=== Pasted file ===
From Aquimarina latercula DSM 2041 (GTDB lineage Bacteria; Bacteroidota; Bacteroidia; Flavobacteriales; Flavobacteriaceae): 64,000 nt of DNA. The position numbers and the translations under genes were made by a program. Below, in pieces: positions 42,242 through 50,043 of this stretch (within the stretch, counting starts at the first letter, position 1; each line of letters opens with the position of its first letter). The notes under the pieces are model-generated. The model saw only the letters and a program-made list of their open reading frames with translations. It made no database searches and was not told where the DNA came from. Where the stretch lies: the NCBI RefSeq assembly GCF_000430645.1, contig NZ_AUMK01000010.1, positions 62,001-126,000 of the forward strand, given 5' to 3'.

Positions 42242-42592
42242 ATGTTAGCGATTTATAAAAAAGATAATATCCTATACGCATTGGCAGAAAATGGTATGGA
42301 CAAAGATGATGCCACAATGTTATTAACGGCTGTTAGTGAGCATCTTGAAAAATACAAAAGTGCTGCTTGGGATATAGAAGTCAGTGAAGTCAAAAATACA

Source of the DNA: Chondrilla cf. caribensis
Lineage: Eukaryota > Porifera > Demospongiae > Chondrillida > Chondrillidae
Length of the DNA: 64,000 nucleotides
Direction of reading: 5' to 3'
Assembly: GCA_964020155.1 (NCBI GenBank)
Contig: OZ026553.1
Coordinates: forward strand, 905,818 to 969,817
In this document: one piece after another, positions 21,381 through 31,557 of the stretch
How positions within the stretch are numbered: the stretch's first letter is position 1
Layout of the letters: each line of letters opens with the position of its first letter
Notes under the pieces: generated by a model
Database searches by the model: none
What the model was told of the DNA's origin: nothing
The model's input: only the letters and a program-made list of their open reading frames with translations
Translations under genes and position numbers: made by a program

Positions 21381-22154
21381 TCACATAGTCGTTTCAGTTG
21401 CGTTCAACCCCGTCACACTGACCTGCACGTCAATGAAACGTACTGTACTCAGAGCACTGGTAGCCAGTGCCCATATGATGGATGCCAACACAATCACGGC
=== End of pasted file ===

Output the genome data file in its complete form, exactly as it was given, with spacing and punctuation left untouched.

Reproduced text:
From Aquimarina latercula DSM 2041 (GTDB lineage Bacteria; Bacteroidota; Bacteroidia; Flavobacteriales; Flavobacteriaceae): 64,000 nt of DNA. The position numbers and the translations under genes were made by a program. Below, in pieces: positions 42,242 through 50,043 of this stretch (within the stretch, counting starts at the first letter, position 1; each line of letters opens with the position of its first letter). The notes under the pieces are model-generated. The model saw only the letters and a program-made list of their open reading frames with translations. It made no database searches and was not told where the DNA came from. Where the stretch lies: the NCBI RefSeq assembly GCF_000430645.1, contig NZ_AUMK01000010.1, positions 62,001-126,000 of the forward strand, given 5' to 3'.

Positions 42242-42592
42242 ATGTTAGCGATTTATAAAAAAGATAATATCCTATACGCATTGGCAGAAAATGGTATGGA
42301 CAAAGATGATGCCACAATGTTATTAACGGCTGTTAGTGAGCATCTTGAAAAATACAAAAGTGCTGCTTGGGATATAGAAGTCAGTGAAGTCAAAAATACA

Source of the DNA: Chondrilla cf. caribensis
Lineage: Eukaryota > Porifera > Demospongiae > Chondrillida > Chondrillidae
Length of the DNA: 64,000 nucleotides
Direction of reading: 5' to 3'
Assembly: GCA_964020155.1 (NCBI GenBank)
Contig: OZ026553.1
Coordinates: forward strand, 905,818 to 969,817
In this document: one piece after another, positions 21,381 through 31,557 of the stretch
How positions within the stretch are numbered: the stretch's first letter is position 1
Layout of the letters: each line of letters opens with the position of its first letter
Notes under the pieces: generated by a model
Database searches by the model: none
What the model was told of the DNA's origin: nothing
The model's input: only the letters and a program-made list of their open reading frames with translations
Translations under genes and position numbers: made by a program

Positions 21381-22154
21381 TCACATAGTCGTTTCAGTTG
21401 CGTTCAACCCCGTCACACTGACCTGCACGTCAATGAAACGTACTGTACTCAGAGCACTGGTAGCCAGTGCCCATATGATGGATGCCAACACAATCACGGC